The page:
Barrier cable gland - what to and how to do?!


Barrier cable gland - what to and how to do?!

Background - IEC 60079-14:1996 Edition 2 included a selection chart which was taken directly from BS 5345-3:1989. Subsequent editions of IEC 60079-14, up to and including Edition 4 in 2007, retained the selection chart. In Edition 5, which was published in November 2013, the chart was replaced with different criteria.  The original selection chart was based on research carried out by ERA in the UK in 1975 based upon concerns that repeated ignitions inside a flameproof enclosure could damage the conductor insulation and inner cable bedding, within or immediately external to the cable gland, to such an extent as to cause a fault which could be a source of ignition to a flammable atmosphere surrounding the enclosure. 


The report, in April 1976, made six proposals which related to plastic and elastomeric insulated cables:


  • Tape-bedded cables should not be connected into flameproof enclosures, including flameproof terminal boxes, without some form of additional protection (see item d)).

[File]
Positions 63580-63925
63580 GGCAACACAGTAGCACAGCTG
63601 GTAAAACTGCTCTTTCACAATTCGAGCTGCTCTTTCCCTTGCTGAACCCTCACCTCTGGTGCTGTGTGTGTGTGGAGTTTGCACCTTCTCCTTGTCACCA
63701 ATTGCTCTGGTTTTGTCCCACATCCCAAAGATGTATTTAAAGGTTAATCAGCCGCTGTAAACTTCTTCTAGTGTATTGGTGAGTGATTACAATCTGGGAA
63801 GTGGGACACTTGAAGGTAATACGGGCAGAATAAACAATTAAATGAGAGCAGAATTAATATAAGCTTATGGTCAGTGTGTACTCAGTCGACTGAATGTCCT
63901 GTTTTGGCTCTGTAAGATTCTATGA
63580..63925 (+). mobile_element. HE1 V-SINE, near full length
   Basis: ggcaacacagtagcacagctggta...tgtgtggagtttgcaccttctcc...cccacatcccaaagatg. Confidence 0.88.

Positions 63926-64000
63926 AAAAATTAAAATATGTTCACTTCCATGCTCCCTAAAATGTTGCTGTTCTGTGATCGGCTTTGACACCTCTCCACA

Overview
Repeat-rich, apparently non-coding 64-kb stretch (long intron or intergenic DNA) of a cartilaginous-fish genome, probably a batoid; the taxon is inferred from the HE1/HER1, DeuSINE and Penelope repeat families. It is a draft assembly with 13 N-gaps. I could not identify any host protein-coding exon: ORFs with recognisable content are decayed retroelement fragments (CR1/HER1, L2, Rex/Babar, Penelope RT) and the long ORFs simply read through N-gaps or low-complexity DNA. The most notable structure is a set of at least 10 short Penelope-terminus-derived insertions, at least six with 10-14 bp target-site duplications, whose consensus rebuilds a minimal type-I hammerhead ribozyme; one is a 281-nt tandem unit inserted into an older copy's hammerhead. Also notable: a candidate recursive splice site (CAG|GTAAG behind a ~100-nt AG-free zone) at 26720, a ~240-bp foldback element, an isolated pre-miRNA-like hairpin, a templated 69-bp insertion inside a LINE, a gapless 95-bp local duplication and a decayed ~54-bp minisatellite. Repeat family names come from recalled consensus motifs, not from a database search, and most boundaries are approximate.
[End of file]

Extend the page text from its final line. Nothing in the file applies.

• Extruded-bedded cables should not be connected into direct-entry flameproof enclosures having net free volumes greater than 2 litres without some form of additional protection (see item d)).
  • Cables connected into Group IIC flameproof enclosures, including flameproof terminal boxes, should be provided with some form of additional protection (see item d)).
  • The additional protection required by proposals a), b) and c) should maintain the flameproof properties of the enclosure, and should reliably prevent penetration of the hot products of combustion into the exposed cable This may be achieved by:
    • a special gland; or
    • provision of a sealing device, e.g. a stopper box; or
    • other equally effective
  • Standard industrial cables may be connected using standard industrial glands into flameproof terminal boxes provided they also comply with the requirements for Ex’e’ (increased safety) terminal
  • In circumstances where it is known that cables have been connected into direct-entry flameproof enclosures having net free internal volumes greater than 2 litres, consideration should be given to the provision of some form of additional protection. This is particularly urgent where multi-core signal cables are


At the time when the research was carried out, ‘barrier’ glands had not been developed; hence the reference to ‘a special gland’. (Source: National Annex NA (informative) BS EN 60079-14:2014)


So based upon this research, the IEC adopted the following criteria to be adopted and published in 1996 along with the cable gland criteria flowchart that many of us have followed over the past 20 plus years.


“Where a cable is sheathed with thermoplastic, thermosetting, or elastomeric material, is circular, substantially compact, has extruded bedding and fillers, if any, are non hygroscopic, a flameproof cable gland, in compliance with IEC 60079-1, may be utilized, providing this incorporates a

sealing ring and is selected in accordance with Figure 1.”

Here you can find the Flowchart